Soon it may not be.
To explore this question you and I must differentiate between the legality of something and the ethics of it (or what is inherently “right”).
For example, in your state it may be perfectly legal to stand your ground during a home invasion. In Texas, you can stand and fight and even use deadly force to protect yourself, your family and your property. In New York, you must flee if you can. These are legal issues, not ethical ones. It’s not right to abandon your family and property during an attack. It’s unethical for the law to demand you acquiesce to an aggressor. For New Yorkers this is perfectly legal and totally unethical. For those who slavishly adhere to the law, this may be a hot button. Let’s look at a few more.
Consider the ethics of protecting the defenseless, such as unborn children.
The issue is neither about “pro-life” nor “pro-choice”—it’s about due process. Under The Constitution, vile citizens—rapists, murderers and those who prey on children and the elderly—are granted due process of law (trial by jury, appeals, etc.). In contrast, the most innocent (babies in the womb) may have their lives taken on a whim without so much as a court hearing. There’s legal, and then there’s ethical. It’s legal to terminate an unborn person’s life, but it’s ethical to protect them as they are defenseless. It’s the right thing to do, even to the point of disregarding the law.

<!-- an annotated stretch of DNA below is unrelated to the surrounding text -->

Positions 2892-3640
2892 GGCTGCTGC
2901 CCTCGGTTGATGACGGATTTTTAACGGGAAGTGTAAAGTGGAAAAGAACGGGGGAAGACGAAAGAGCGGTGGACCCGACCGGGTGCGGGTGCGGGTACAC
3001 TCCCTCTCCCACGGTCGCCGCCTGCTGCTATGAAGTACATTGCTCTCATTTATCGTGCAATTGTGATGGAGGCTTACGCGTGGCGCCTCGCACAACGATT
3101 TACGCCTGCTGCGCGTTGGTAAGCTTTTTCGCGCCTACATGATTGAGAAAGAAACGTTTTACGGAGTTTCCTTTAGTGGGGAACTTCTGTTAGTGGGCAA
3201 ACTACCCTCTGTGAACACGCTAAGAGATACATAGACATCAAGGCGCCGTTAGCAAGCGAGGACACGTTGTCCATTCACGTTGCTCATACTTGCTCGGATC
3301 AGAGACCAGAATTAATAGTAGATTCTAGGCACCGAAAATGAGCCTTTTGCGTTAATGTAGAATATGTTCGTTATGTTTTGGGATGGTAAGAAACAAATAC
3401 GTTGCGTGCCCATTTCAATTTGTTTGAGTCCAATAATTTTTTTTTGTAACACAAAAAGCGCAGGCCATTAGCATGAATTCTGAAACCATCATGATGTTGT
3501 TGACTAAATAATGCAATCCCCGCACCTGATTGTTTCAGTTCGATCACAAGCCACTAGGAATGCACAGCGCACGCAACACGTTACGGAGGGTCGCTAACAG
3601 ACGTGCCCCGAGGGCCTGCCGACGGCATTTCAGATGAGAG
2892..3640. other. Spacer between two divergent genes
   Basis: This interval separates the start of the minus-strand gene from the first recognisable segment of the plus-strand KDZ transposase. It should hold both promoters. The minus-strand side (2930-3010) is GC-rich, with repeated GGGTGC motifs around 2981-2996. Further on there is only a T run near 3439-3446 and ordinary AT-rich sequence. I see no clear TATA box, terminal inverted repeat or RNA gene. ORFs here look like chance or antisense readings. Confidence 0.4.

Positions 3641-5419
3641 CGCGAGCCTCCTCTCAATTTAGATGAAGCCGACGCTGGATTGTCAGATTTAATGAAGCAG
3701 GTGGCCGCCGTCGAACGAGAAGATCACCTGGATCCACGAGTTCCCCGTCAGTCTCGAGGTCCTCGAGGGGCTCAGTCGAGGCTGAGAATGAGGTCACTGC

How about self-protection and gun control?
When we criminalize gun ownership we can be sure criminals will possess much more guns than those who follow the law. The law will never deter lawbreakers, but it can easily make victims of those who confuse ethics for legality. The weapon of the law can be used to deprive law-abiding citizens of rights they never should have considered surrendering in the first place. Rights like self-protection. And privacy.
Nothing protects online digital privacy like encryption.
When we make it illegal, only criminals will use it and benefit from it. By definition. The issue isn’t about having something to hide. It’s about not being compelled to reveal something you don’t want anyone to see. It’s about privacy. Legislation cannot secure privacy, it can only be guaranteed by encryption. While it may be momentarily legal to design and use encryption, there are plenty of rumblings to make it illegal. Or at least to make it so weak it’s not worth using.
So, is it legal to use PrismCipher? This is the wrong question. (When you ask the wrong question you always get the wrong answer, even if it’s correct.) Better to ask: is it ethical to use PrismCipher? Is it right to assert your right to privacy, and to use encryption to do so?
Governments can outlaw encryption as they please, but they can only change the legality of using it—not the ethics of it.